The problem with behaviour design

The term ‘persuasive technology’ covers a broad set of technologies and techniques combining computer science with behavioural psychology. It’s particularly topical today because of the recent (unsurprising) revelations about Facebook and what it’s been doing with user data. But it’s something I’ve been thinking about for a while, because it’s interesting and has a lot of practical consequences for life in the 21st century.

It’s no surprise that interactive digital technology can be designed to change people’s behaviour. After all, lots of things can change our behaviour, from branding to road design. Moreover, this kind of ‘persuasion’ has moral consequences: a charismatic brand can mask environmental destruction; good road design can save lives.

‘Persuasive technology’ is new and different because of two things: the psychological level on which the persuasion works, and the automation of the technology. This isn't persuasion in the rhetorical sense, because it’s not about using language, logic or delivery to change someone’s mind: it’s about bypassing a user’s rational thought process to change their behaviour. This should really be called ‘automated nudges’. At this point it’s worth a small diversion into what a ‘nudge’ is…

Nudge nudge

In the 1960s, the psychologists Kahneman and Tversky started exploring the ‘predictably irrational’ ways that we humans behave. They reasoned that humans have two cognitive systems – System 1 and System 2 – which work in parallel. System 1 is fast, involuntary and intuitive, whereas System 2 is deliberate and rational. We need a balance of both in order to survive, and the interplay between them is what makes us human (one of the challenges I faced, moving into creative work, involved learning to balance the two systems, move between them, and to muzzle one or other at different times). Through this framework, and by exploring other facets of perception and decision-making, the researchers explained how well-known cognitive biases such as the anchoring effect, or risk aversion, can arise. Walter Mischel used a similar framework, using the terms ‘hot’ and ‘cold’ decision-making to explore willpower, starting with the famous marshmallow test.

Then, in the 80s and 90s, Richard Thaler used these ideas as the foundation for Nudge theory. Nudging is about using cognitive insights to help people make ‘better’ decisions. You don’t have to be gullible for a nudge to work – you just have to be human. Nudges have indeed been shown to be effective at helping people, especially in situations where there is a mismatch between long- and short-term interests, like saving for pensions or helping someone lose weight.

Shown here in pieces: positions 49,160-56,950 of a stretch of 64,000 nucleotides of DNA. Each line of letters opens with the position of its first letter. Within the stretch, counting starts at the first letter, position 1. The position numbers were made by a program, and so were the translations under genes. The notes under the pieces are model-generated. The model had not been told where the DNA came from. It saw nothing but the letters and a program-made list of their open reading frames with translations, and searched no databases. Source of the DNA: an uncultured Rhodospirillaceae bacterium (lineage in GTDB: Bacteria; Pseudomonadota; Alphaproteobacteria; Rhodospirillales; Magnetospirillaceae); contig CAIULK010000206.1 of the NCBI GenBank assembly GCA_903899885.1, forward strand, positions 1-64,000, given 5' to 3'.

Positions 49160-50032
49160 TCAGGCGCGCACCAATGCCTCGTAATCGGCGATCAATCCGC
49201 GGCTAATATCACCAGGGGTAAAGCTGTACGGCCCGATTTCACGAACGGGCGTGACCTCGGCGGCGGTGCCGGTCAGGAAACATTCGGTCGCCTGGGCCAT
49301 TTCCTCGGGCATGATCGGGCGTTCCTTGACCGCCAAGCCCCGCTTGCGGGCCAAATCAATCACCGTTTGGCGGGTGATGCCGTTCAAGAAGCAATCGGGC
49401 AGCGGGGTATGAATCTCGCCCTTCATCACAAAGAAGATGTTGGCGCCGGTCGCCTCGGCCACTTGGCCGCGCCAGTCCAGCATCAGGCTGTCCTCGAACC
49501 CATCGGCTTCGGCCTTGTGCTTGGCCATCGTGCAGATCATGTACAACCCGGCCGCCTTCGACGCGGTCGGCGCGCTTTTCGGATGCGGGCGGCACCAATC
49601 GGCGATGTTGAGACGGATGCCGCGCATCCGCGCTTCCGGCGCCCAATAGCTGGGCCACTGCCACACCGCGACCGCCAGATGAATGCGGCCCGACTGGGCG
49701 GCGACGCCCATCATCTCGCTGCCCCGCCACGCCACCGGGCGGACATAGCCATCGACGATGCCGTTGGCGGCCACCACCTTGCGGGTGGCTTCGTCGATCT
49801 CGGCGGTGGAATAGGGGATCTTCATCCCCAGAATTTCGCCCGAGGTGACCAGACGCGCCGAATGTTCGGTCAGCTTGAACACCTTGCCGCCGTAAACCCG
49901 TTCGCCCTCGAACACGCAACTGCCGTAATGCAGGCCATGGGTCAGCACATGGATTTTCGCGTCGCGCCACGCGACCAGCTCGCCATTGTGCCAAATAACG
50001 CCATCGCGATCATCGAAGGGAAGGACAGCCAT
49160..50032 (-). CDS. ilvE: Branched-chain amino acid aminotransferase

Speeding nudge: the emoji on these signs work on our desire for social approval.

Speeding nudge: the emoji on these signs work on our desire for social approval.

Nudges can also be used to exploit people against their own interests – as in the so-called ‘Dark Patterns’ of digital user experience design. Again, this isn’t a question of having poor judgment or being credulous: it's something that, for the most part, bypasses reason. We are all susceptible to this because our human brains have to use heuristics – shortcuts to simplify decisions – and for the most part, we don’t even realise we’re doing it. This means that if someone wants to exploit us by designing their product or website to bias users towards certain outcomes, they can. Moreover, if they are able to analyse some data on your past behaviour, the company might be able to predict what kind of nudges you’d be likely to respond to, and adapt the site instantly. We, the users, usually have no idea this is happening. (For more on psychological profiling see Apply Magic Sauce, by Cambridge University)


Exploiting internal tensions

BJ Fogg, the Stanford academic, popularised the phrase ‘persuasive technology’ from the 1990s. His simple ‘Fogg Behaviour Model’ three conditions for a user’s behaviour to be shunted towards a particular path:

  1. The user wants to do the thing,
  2. They have the ability to do it, and
  3. They have been prompted to do it (‘triggered’).

The design and timing of the trigger is especially important, since it works best if it speaks to the instinctive/involuntary/‘hot’ system.

If, for example, someone wants to eat more healthily (step 1), but doesn’t because it’s too much effort, they could make healthy food more convenient, for example by stocking up on vegetables (step 2), and litter their kitchen with ‘triggers’ to inspire healthy eating just at the moments when they’re thinking about food – perhaps some pictures of healthy food or fit people stuck to the fridge (step 3).

The simplicity of the Fogg model is part of its power. The ethical problems come into focus when we unpack it a bit, and ask who is changing whose behaviour, and why.